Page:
Written over the course of several decades and scored for 50 musicians and multimedia artists, James Dillon’s “Nine Rivers” isn’t an easy cycle to produce. Melissa Smey, the vivacious new director of the Miller Theater, can attest to that.
“It’s got a funny reputation as being the most canceled premiere ever,” she says, right before the first installment of the U.S. premiere of “Nine Rivers” was performed. “There have been many well-known festivals in Europe who have wanted to produce it, but it’s just so complex.”
The holdup? The sheer size of “Nine Rivers.” The work, which took the Scottish composer more than 20 years to complete, is a cycle of nine pieces interlinked by a series of “tropes.” It takes over 50 musicians and multimedia artists to produce the work, which features visual components, singers and musicians.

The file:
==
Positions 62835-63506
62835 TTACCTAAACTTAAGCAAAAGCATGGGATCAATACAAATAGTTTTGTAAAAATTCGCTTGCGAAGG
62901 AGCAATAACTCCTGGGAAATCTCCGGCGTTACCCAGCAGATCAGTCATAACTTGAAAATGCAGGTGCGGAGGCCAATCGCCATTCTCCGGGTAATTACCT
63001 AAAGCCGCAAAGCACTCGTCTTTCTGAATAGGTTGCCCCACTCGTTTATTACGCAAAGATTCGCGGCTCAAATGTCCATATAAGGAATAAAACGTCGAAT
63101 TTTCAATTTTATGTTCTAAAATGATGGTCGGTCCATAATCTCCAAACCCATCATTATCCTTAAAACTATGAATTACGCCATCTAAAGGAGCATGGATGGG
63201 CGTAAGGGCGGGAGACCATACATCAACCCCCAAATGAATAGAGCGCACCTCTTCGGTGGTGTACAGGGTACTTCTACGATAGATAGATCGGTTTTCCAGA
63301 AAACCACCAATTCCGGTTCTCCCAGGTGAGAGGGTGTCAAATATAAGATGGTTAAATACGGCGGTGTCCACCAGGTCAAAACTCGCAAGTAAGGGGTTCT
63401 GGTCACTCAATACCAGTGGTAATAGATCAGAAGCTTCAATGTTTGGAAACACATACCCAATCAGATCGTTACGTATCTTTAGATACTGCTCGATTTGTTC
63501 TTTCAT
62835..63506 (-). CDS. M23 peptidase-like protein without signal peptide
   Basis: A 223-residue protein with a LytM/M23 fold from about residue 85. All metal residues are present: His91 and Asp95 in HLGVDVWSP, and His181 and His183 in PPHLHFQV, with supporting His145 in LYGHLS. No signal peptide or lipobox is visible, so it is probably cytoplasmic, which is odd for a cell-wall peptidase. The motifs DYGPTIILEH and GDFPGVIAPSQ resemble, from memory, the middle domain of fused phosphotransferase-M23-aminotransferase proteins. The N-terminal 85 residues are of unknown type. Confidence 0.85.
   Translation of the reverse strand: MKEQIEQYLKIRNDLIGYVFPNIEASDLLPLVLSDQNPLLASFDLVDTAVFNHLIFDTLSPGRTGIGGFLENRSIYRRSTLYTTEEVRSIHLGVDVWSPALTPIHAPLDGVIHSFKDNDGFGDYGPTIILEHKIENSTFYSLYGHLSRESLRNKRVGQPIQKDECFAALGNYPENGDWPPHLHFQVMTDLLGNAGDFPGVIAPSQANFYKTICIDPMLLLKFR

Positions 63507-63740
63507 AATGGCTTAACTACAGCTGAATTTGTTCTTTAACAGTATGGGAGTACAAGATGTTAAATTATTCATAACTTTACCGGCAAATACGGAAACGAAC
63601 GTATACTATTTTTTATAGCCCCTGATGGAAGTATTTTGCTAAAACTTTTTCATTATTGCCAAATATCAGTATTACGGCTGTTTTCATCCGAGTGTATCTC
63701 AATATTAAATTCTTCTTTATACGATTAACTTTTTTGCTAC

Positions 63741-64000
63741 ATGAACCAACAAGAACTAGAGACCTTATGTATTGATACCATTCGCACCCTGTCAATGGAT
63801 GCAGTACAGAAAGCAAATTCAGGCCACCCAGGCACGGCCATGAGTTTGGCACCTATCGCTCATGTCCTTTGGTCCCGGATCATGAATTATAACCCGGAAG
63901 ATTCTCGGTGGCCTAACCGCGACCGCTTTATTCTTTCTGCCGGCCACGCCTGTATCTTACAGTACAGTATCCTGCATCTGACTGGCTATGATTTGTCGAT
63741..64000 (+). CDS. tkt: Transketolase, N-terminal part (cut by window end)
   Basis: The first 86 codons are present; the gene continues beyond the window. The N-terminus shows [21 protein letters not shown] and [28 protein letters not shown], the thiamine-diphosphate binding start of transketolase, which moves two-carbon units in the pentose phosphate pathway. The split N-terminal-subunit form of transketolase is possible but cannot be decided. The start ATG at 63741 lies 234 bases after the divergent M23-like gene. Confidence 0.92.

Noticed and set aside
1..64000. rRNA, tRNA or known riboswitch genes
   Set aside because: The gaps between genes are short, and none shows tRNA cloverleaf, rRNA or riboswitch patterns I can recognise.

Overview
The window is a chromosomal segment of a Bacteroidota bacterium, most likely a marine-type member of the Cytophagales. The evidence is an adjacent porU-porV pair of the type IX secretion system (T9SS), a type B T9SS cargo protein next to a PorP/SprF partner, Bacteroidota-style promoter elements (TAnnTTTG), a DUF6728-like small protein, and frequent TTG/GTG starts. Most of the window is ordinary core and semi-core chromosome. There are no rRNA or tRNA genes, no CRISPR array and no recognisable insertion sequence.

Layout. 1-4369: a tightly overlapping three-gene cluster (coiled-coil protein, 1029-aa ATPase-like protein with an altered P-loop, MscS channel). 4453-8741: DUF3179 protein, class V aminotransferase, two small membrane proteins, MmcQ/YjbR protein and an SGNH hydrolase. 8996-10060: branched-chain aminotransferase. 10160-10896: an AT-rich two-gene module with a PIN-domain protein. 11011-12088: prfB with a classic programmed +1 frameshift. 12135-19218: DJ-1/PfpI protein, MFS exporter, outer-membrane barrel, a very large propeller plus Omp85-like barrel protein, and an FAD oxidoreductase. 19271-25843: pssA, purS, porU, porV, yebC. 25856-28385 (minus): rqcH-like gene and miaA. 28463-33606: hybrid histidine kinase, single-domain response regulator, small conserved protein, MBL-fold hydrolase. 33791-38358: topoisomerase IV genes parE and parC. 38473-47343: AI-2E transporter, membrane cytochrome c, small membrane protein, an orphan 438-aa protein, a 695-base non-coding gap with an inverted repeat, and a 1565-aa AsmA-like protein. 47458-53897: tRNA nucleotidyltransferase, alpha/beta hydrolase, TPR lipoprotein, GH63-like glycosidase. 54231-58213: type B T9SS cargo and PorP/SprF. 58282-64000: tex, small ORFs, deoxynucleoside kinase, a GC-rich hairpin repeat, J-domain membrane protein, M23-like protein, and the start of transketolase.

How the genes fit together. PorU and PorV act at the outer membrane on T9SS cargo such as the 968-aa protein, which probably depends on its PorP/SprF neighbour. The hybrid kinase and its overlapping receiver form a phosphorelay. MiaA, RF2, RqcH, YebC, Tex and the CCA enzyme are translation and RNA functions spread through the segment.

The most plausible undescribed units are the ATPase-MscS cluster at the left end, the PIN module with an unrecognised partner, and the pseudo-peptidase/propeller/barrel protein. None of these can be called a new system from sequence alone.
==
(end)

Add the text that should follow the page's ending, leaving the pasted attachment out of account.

And although it takes three nights to present the cycle (it kicked off Wednesday), Smey assures that “you can hear a night on its own” and still enjoy the work. She recommends Saturday’s performance: “All 50 musicians are on the stage at the same time. It’s a great way to end the cycle.”